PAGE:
In his 2016 TED talk, Cerf discussed a method for extraction of dreams which he is rumored to turn into a company, Dream-Alike. Similar mention of his work about projecting thoughts was later discussed in a blog post at ‘Wait But Why’.[48]

Career[edit]

Prior to his academic career, Cerf held positions in pharmaceutical, telecommunications, fashion, software development, and innovative research fields.

Hacking[edit]

Cerf spent nearly a decade working as a computer system hacker, breaking into financial and government institutes to test and improve their security.[49]

As a hacker, Cerf was first working for Check Point,[50] and later started his own for-hire ‘white hate’ hackers team that helped business secure their systems from malevolent hackers. His team later integrated into the ADC (Advanced Defense Center) at a then-startup company called Imperva (now a NASDAQ traded company) where Cerf ran the ADC and spent a number of years before leaving for academia, holding various managerial positions.[51]

Some of Cerf's stories about hacking and his experiences as a hacker were included in various films and became the basis for his worldwide acclaim.[52][20][53]

Neuroscience[edit]

In an interview with Forbes, Professor Cerf attributed his hacking background to what made him a successful neuroscientist, suggesting that the ways he uses non-traditional tools to investigate the brain and the creative ways of thinking about black boxes borrow from his time breaking codes. Cerf is known for his pioneering work studying patients undergoing brain-surgery, which allows him to investigate behavior, emotion, decision making, and dreams by directly recording the activity of individual neurons using electrodes implanted in the patients' brain.[22][36][23][3]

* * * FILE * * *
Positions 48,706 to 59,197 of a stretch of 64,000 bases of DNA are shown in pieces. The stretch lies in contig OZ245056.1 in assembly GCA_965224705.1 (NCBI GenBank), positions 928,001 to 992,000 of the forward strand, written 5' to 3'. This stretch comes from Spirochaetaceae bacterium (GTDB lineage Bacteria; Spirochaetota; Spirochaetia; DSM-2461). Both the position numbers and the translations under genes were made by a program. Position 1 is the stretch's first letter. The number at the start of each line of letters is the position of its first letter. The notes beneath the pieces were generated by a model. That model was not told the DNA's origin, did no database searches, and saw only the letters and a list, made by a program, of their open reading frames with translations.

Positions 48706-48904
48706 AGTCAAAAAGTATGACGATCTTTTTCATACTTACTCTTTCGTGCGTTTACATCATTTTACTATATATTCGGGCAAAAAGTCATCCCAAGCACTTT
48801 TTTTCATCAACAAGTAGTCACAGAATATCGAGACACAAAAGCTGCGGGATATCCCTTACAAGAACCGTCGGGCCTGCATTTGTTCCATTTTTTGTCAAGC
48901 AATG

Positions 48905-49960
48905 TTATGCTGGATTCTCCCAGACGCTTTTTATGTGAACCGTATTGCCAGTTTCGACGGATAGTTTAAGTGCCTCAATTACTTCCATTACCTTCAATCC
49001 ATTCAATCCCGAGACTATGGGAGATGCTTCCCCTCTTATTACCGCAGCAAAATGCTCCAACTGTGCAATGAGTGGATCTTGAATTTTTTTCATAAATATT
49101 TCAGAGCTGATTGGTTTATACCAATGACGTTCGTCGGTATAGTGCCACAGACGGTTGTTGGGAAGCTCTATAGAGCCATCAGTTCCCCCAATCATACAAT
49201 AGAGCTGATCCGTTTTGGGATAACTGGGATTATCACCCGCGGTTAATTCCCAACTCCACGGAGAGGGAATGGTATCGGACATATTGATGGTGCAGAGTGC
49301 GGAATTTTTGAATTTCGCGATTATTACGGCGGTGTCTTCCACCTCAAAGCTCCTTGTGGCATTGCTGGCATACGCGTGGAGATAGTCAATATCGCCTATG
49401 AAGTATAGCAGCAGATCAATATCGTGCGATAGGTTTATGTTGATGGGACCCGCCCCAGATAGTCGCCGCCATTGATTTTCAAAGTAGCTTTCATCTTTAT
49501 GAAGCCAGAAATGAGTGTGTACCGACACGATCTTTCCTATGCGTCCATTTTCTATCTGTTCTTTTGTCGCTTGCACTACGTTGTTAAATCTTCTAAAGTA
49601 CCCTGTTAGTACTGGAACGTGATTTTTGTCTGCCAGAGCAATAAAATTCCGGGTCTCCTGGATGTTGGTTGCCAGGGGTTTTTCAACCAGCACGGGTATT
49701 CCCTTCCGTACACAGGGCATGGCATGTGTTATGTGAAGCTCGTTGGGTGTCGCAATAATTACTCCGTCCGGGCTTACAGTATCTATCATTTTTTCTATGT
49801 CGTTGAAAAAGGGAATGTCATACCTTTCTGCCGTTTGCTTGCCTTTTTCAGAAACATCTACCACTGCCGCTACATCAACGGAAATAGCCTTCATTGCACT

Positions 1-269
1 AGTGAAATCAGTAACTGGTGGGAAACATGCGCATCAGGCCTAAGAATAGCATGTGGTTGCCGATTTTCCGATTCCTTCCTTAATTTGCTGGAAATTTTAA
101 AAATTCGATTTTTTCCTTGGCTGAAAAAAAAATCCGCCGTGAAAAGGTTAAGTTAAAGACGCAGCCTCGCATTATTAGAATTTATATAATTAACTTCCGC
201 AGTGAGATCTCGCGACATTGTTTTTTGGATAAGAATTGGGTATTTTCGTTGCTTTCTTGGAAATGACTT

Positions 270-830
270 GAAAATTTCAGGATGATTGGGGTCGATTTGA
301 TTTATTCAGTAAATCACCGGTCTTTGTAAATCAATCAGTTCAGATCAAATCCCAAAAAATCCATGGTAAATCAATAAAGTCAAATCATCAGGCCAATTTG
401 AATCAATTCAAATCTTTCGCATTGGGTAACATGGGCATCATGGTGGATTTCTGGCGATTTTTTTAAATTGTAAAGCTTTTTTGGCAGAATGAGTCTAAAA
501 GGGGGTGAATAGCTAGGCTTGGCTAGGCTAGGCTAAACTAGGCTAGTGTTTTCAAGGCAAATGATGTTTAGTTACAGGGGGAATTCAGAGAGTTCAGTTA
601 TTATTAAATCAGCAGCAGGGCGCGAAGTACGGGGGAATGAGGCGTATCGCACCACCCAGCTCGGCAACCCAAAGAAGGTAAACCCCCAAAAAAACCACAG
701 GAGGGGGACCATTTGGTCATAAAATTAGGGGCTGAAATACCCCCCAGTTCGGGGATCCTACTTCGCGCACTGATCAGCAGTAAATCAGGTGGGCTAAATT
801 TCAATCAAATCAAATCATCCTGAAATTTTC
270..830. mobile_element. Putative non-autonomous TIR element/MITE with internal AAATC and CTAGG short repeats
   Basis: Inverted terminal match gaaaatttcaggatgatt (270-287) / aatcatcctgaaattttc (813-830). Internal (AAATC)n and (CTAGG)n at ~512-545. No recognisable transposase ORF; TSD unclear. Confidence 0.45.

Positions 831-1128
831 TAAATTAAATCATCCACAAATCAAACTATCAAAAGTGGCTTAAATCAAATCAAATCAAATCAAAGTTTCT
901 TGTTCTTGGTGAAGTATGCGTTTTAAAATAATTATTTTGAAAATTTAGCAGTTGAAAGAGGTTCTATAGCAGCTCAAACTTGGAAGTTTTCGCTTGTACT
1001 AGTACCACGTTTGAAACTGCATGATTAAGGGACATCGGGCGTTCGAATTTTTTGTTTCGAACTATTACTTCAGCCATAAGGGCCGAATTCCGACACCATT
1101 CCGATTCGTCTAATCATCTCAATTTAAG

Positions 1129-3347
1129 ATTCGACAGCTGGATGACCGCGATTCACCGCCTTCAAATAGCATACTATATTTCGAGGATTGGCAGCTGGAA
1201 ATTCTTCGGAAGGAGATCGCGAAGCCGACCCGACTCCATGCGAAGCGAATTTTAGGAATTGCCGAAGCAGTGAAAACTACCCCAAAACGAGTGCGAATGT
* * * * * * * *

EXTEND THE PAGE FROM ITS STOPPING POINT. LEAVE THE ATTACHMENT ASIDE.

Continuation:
As a business professor, Cerf's works look at the drivers of decision-making in consumer neuroscience and using neuro-marketing techniques to gain insights about consumer behavior.[54][55] He is an associate editor for several scholarly journals in both business and neuroscience and a consultant for companies that span a wide range of verticals, including automotive (Ferrari), Performance (Red Bull), Finances (TransUnion), and even relationships (Tinder).[56][35]

Hollywood[edit]

Since 2007, Cerf permanently held a position at the American Film Institute (AFI)[57] as the Alfred P. Sloan professor, where he teaches an annual workshop on science communication in film and TV. Through this workshop he worked on various films and TV shows[58][11] and organizes the annual Sloan seminar where he holds a public discussion on science communication with Hollywood figures such as Ann Druyan (‘Cosmos’),[59] Michelle Ashford (‘Master of Sex’), Whitney Cummings (‘Whitney’, ‘2 Broke Girls’),[60] Giancarlo Esposito (‘Breaking Bad’),[61] Jake Gyllenhaal (‘Donnie Darko’),[62] Len Mlodinow (ghost writer of Stephen Hawking's books and writer on 'MacGyver'), Andy Serkis[63] (‘King Kong’, Golum at ‘Lord of the Rings’), Michael Begler and Jack Amiel (‘The Knick’), Clifford Johnson (‘Genius’) and more.[10]